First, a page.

“It seems that the only preaching God honours, through which his wisdom and power are expressed, is the preaching of a man who is willing in himself to be both a weakling and a fool.”
John Stott
The Preacher’s Portrait
Langham Preaching Resources, 2016

“I believe that the preparation of the plan is of far more value than the writing of the sermon. . . . We should not try to build up the body of the sermon without the skeleton.  It is a great advantage when we can see the skeleton – though we must not make that figure go on all fours.  Let the people see the bones, the ribs, the great things that form the framework.  I am far more concerned about that than about the verbiage.”

G. Campbell Morgan

Preaching.  Westwood: Fleming H. Revell Co, 1937   pp. 60-61, 70

“Nothing more important will happen in this town this week than the work I am doing now.’ . . . That God uses these ancillary methods we do not deny, but we maintain that preaching is primary in the purpose of God . . . . It is not a question of our particular gifts but of the divine intention.”

W E Sangster

Power in Preaching.  London: Epworth Press, 1958  p20

R Kent Hughes

“The expositor must understand and hold to the inseparability of the Spirit and the Word, that they are like breath and speech to each other. This means that you must hold the conviction that when the Word is authentically ministered, the Spirit ministers. The Word and Spirit do not have separate ministries but are one.”

Reforming Pastoral Ministry    

Wheaton: Crossway, 2001  p84

“…the preacher is not simply to convey information; still less is he there to entertain. His task is far too serious for either of these: he is exposing a current reality (the human tendency to seek to be right with God through self-righteousness) and creating a new reality (where we are clothed with the crucified Christ’s righteousness). Thus, he is to show people that all their righteousness is as filthy rags and as reliable a leaning post as a spider’s web; and that, counterintuitive and countercultural as it may be, true righteousness, mercy, and grace are to be found in the filthy and broken corpse of a man condemned as a criminal to hang on a cross. This is the preaching of law and gospel, and it carries with it transformative power.”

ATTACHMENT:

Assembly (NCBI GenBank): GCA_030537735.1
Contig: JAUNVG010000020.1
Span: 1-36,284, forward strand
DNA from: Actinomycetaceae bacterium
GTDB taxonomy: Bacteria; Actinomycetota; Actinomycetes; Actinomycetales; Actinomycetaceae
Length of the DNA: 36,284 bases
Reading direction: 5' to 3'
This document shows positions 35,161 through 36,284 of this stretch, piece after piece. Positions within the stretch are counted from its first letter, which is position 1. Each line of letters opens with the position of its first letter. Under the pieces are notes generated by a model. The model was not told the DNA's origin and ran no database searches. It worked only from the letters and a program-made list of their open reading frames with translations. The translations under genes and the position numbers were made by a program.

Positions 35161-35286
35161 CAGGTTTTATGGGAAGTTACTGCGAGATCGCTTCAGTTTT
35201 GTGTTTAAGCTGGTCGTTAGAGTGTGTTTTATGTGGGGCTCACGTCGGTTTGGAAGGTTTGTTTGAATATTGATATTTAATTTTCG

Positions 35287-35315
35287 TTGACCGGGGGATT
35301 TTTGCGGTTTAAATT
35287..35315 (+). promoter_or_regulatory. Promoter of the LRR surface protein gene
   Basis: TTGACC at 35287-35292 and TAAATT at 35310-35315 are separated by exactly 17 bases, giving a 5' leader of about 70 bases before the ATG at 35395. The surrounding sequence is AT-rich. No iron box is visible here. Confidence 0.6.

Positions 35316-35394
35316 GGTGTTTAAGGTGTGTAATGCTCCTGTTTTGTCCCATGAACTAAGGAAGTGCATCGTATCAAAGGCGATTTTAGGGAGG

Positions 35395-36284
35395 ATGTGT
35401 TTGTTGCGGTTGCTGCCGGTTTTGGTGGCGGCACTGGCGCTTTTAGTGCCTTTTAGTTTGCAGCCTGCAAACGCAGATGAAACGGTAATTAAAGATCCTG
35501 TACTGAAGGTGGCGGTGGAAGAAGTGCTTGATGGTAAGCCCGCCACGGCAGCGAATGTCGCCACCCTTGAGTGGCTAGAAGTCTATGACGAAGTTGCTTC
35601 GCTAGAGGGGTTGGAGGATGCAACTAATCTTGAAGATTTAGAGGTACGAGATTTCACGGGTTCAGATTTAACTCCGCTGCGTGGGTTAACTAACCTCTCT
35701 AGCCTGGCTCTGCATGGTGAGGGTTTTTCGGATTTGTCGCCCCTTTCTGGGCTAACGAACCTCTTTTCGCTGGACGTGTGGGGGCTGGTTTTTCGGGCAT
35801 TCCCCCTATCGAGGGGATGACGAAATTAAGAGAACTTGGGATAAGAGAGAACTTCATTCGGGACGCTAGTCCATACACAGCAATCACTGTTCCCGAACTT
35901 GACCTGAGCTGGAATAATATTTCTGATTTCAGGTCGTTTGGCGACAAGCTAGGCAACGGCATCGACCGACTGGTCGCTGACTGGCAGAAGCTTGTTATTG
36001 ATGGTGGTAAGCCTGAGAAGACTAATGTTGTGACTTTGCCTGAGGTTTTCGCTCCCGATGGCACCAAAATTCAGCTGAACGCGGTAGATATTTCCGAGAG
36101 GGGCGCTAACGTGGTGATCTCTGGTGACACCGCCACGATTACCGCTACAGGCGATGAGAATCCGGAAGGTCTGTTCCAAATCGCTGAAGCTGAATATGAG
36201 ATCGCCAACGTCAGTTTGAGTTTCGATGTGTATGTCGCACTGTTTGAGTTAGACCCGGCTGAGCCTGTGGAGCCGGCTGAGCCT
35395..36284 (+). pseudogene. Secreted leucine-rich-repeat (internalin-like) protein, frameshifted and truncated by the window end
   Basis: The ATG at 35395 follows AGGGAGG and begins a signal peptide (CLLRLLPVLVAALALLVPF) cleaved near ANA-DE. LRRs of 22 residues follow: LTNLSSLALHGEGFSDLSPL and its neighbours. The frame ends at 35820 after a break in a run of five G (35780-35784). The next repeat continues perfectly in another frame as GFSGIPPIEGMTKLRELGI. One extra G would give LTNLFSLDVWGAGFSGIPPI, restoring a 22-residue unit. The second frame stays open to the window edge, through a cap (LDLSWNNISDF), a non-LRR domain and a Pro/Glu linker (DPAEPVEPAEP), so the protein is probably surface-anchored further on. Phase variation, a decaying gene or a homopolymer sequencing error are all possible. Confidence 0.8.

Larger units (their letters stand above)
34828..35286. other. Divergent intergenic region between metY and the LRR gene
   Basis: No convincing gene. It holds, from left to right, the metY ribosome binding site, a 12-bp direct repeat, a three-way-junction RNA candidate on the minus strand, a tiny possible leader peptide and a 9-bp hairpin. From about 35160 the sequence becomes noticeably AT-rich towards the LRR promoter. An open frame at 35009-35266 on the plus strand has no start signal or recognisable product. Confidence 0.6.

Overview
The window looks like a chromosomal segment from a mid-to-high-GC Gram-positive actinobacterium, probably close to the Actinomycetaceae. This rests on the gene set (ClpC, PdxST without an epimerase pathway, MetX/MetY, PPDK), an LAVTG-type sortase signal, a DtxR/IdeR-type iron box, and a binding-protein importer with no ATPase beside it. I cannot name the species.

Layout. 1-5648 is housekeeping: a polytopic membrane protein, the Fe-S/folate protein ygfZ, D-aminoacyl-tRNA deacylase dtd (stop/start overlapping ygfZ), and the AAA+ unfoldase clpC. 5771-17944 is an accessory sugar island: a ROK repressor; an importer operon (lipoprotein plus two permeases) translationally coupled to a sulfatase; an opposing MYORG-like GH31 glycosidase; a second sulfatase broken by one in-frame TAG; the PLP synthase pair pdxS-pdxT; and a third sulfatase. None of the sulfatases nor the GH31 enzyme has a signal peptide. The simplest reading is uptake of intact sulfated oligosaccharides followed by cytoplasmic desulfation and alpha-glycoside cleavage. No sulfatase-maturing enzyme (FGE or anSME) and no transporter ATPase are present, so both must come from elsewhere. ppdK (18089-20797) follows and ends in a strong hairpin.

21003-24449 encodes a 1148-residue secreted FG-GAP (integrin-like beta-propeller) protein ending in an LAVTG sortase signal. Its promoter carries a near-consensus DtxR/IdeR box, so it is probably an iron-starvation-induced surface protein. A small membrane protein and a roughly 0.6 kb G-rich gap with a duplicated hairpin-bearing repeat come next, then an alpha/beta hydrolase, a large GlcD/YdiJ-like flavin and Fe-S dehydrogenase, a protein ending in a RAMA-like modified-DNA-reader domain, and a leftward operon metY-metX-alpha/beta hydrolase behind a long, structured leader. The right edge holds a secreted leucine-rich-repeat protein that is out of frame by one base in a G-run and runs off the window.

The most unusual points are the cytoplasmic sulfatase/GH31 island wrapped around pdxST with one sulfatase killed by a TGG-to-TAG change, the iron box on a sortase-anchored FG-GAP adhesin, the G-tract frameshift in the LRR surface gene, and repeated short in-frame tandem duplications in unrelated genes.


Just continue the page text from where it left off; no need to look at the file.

Carl Truman

Luther on the Christian Life

Crossway, 2015    p88

“The problem for the preacher who rightly aims at relevance is that the more the preaching moves in the direction of the hearer’s interests, the greater is the danger of the preaching being irrelevant. It is the unique distinctiveness of the gospel which makes the difference in people’s lives. But if the preaching has become so “relevant” that it differs little from the kind of discussion that fills the weary hours of the talk shows, questions people may legitimately ask are: Why should we bother with this message called the gospel, which seems to be little more than a religious version of talk-show babble? Why go to the trouble of being religious with all its attendant restrictions if all I get in the end is the same kind of help for my problems that I can garner from other sources without the tiresome restrictions in which religion seems to specialize?”

Stuart Briscoe
Fresh Air in the Pulpit
Grand Rapids: Baker, 1994   pp55-37

“Strong churches are not gathered around weak pulpits.”
C W Koller

Expository Preaching Without Notes
Grand Rapids: Baker Book House, 1962   p85

“You might as well expect to raise the dead by whispering in their ears, as hope to save souls by preaching to them, if it were not for the agency of the Holy Spirit.”
C H Spurgeon 
From sermon preached on Ezekiel 36:27, preached on May 8, 1859
New Park Street Pulpit, Volume 5

“It was said of Philip Henry that he did not shoot the arrow of the Word over the heads of his audience in affected rhetoric, nor under their feet by homely expressions, but to their hearts in close and lively application.”
F B Meyer
Expository Preaching: Plans and Methods
New York: Hodder and Stoughton, 1910  p35